Because of the increasing popularity of OTT and VOD content, watermarking solutions that protect content from illicit use and distribution are becoming increasingly popular. As a result, the requirement for ways to recognise specific user accounts or streaming sessions arises in order to utilise watermark detection in order to identify leakers and take the necessary action. Standard watermarking approaches do not meet this demand.
This is where session-based video watermarking enters the equation. Session-based watermarking is viewed as a solution to the problem of the “analogue hole,” which has been exacerbated by the availability of HD monitors and cameras.
It is possible to create a session-based watermark by making two different versions of the same content (called A and B variants). Adaptive bitrate distribution segments the files into chunks, and the playouts follow a specific pattern of As and Bs. In the reveal process, the session identification is derived from the unique sequence of A/Bs. Each chunk used is either from Track A or Track B, and they are then separated into session-based manifests along with segmented lists of the various chunks and combinations. Each session can have its own manifest based on the content’s binary representation in this way.
By using a CDN to cache only two copies of the content, no client-side third-party integrations are required because all the necessary information is already included in the server-side manifests. As a result, there is no longer a requirement to create or store as many content versions as the number of users on a content-sharing platform. Even if the user tries to convert the asset to analogue or re-digitize, re-compress, or trim the asset, session-based watermarks are impossible to erase or tamper with in a well-designed and implemented system.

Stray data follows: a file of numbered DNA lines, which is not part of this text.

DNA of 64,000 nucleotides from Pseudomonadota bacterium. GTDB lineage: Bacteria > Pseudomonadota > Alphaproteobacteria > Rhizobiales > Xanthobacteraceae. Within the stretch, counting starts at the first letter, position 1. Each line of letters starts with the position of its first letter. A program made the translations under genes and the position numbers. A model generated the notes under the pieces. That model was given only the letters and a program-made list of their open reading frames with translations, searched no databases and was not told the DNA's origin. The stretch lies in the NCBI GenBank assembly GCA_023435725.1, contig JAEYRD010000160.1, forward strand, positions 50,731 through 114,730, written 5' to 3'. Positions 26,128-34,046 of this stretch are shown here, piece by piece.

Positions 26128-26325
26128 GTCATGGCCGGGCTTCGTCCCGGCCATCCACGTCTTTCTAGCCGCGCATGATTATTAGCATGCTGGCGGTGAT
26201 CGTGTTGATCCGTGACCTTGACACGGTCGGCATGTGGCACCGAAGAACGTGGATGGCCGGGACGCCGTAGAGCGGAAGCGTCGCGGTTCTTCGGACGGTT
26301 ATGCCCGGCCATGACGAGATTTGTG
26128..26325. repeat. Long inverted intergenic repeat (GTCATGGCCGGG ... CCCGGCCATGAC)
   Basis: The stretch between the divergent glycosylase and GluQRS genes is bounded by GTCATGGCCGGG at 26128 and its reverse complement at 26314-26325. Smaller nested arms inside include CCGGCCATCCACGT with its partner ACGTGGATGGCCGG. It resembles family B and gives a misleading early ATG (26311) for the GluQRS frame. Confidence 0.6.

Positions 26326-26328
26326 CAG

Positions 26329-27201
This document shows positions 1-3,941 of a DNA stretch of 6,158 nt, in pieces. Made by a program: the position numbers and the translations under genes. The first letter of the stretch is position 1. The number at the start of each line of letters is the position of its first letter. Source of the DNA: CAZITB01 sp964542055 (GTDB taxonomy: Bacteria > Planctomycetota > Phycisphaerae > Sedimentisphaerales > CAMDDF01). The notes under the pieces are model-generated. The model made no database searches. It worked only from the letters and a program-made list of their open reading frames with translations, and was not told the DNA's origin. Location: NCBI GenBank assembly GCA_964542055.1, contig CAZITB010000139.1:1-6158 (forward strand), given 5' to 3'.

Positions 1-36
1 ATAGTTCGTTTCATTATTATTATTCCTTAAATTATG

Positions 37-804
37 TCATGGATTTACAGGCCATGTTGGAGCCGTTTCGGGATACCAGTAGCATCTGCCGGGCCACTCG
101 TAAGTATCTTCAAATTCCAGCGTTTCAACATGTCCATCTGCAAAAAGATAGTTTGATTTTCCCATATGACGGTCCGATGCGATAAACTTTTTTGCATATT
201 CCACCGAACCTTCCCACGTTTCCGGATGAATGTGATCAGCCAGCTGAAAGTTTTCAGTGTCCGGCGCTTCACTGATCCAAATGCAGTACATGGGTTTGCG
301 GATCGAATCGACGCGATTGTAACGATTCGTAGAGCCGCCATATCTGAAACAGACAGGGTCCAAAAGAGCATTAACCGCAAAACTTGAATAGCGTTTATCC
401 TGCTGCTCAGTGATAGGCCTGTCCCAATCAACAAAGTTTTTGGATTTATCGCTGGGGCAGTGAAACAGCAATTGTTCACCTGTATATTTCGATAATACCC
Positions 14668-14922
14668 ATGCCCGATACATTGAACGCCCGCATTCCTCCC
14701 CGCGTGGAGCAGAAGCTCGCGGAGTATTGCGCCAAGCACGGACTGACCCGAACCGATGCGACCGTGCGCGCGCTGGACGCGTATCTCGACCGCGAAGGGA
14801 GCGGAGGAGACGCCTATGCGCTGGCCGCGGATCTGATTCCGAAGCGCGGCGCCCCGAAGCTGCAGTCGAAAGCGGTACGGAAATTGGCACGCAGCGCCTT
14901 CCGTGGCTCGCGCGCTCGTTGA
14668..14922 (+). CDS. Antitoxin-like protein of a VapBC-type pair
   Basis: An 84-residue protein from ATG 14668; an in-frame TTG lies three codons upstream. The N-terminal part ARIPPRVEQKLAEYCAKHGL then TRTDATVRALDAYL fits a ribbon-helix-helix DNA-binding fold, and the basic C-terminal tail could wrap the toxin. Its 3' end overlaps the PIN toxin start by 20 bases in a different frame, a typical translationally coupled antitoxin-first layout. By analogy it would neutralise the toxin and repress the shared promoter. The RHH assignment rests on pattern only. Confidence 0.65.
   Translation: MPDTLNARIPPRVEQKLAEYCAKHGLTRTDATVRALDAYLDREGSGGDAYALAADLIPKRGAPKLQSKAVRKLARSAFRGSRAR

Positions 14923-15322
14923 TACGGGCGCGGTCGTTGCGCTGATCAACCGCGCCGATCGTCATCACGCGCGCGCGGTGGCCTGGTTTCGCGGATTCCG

With session-based watermarking, producers and streaming services can guard against a variety of threats, including collusion and playlist manipulation. Because of the benefit of server-side watermarking, DRM protected content on a variety of devices can be further secured without the need for device integration.
Image-based Here, the scene is represented just by its 2D projection, which are photos acquired by cameras. It is possible to watermark image sequences that record a 3D scene and extract the watermark from any rendered image generated for any arbitrary view angle, as opposed to the first two methods, which only protect the watermark information for the two key components of 3D scene representation (geometry and texture).
If you’re using dynamic watermarking, you may embed information on the video asset while it’s being played back at the user’s end, such as the user’s email, date and time of watching, their IP address, or even their business logo. Because of their dynamic nature, they provide additional protection for confidential content that is not intended to be shared or altered. DAI (dynamic ad insertion) is also activated via dynamic watermarking in order to optimise addressable ad income. DRM video protection techniques such as watermarks are not sufficient on their own, but when used in conjunction with other measures, they can help to safeguard the intellectual property of the content owner and aid to trace the source of any alleged infringement. They also serve as a helpful reminder to users about their own and others’ rights to the content they’re using.